“Election” is the most debatable of these “most significant” top-10 film nominees. It was a box office dud, yet it has become a satirically dark camp classic about the role ambition plays in politics. The film gives us Tracy Flick, acted by Reese Witherspoon, who is a smart, cheery, relentlessly ambitious 16-year-old who wants to become her high school’s student body president. She volunteers for everything, has all the right answers in class but she is annoying and a threat to some people including the student government advisor. Does Tracy try too hard and let her ambition show too much?
The movie mocks not only the ambitious Tracy Flick, but also high school politics, an easy target. But it is also a mean-spirited demonization of Tracy Flick, a snarky stereotyping of ambitious political women who might choose to run for office. We are not sure most of the critics understood this.
The real villain in “Election is Mr. McAllister,” the three-time teacher-of-the-year social studies teacher, who does everything he can, including hiding two ballots, to sabotage her success. His behavior as a teacher is atrocious.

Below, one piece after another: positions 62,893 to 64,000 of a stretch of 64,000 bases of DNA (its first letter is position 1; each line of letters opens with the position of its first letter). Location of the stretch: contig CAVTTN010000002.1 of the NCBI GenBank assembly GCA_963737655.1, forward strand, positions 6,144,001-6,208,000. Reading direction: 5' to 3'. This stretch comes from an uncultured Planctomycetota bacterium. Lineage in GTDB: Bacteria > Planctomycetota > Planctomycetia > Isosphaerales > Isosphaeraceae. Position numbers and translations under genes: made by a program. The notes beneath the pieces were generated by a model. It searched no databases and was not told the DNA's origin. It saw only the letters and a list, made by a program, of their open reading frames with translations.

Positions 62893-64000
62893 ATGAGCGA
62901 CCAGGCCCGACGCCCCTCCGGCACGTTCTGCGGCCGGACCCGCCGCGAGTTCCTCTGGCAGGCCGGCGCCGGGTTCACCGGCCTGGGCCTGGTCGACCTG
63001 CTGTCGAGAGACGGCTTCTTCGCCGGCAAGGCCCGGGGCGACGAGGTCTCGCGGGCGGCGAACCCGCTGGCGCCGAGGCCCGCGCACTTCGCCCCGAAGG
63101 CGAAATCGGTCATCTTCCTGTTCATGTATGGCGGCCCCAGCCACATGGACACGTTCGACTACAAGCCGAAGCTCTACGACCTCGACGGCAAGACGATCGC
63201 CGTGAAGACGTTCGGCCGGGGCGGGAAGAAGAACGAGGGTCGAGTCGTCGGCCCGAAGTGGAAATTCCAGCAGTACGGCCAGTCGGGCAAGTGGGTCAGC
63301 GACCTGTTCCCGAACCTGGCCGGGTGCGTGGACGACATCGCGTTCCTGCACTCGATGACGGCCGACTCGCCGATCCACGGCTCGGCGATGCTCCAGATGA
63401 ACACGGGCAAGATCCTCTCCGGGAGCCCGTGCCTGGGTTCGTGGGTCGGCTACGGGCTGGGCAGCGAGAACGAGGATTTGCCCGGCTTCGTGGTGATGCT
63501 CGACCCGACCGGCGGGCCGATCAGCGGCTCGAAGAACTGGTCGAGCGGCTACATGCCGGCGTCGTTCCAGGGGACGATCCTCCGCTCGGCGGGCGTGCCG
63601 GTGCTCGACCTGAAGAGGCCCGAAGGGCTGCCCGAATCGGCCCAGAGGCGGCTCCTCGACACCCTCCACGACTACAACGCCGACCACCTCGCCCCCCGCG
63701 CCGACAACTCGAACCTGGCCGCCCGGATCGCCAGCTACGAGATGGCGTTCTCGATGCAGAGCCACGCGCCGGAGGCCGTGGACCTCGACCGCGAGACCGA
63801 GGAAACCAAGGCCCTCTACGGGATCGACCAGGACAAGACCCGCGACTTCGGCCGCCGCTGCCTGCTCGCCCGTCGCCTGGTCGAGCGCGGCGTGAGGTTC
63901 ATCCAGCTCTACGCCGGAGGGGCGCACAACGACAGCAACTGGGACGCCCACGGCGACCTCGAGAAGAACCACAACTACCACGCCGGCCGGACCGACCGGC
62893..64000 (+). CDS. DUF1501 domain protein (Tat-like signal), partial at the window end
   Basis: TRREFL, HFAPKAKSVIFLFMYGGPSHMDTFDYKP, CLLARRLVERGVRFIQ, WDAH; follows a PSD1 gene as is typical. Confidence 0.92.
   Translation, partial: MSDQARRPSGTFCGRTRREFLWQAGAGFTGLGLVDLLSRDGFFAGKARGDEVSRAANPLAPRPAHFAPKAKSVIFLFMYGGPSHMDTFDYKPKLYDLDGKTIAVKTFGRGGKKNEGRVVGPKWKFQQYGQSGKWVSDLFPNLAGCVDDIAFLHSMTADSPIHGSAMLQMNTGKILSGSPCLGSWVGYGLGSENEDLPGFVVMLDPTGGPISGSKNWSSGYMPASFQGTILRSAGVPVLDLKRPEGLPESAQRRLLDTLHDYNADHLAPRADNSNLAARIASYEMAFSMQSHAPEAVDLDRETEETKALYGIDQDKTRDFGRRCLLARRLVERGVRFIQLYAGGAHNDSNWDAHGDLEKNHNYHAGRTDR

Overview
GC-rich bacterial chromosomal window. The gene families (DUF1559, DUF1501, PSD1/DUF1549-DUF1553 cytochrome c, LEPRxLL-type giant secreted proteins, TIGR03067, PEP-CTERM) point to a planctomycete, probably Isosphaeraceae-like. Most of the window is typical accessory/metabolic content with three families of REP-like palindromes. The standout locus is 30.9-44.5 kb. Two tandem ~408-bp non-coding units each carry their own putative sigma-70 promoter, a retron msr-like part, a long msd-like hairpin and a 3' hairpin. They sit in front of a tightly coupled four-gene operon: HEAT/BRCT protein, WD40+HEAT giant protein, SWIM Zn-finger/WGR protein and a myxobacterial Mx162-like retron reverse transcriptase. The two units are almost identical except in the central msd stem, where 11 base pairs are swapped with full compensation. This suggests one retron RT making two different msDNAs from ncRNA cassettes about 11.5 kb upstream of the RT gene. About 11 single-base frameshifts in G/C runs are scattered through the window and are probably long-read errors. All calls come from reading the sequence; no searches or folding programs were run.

The film highlights a central paradox of American elections: a successful candidate has to be driven and ambitious, yet also has to go great lengths to conceal her ambition. This film suggests how deeply embedded anti-feminist sentiment is in our cultural fabric. If Tracy Flick failed to handle her ambition carefully, it was because women, even more than men, must not appear to be too ambitious.
The film is funny yet not, in our view, among the most significant political films “of all time.” At least not ranked this high.
Kudos to The New Republic for triggering this provocative debate. Readers should download the list from the internet and study the critics’ top list and challenge it. We don’t agree with some of the rankings. We would have ranked “All the President’s Men much higher than they did. And we nominate the following films they completely overlooked that deserve to be on their longer list: “High Noon,” “12 Angry Men,” “Catch 22,” “Seven Days in May,” “Grapes of Wrath,” “Gettysburg,” “Casablanca,” “Saving Private Ryan,” “and On The Waterfront.”
What are your most significant political films of all time?
Tom Cronin and Bob Loevy are news columnists who write about Colorado and national politics.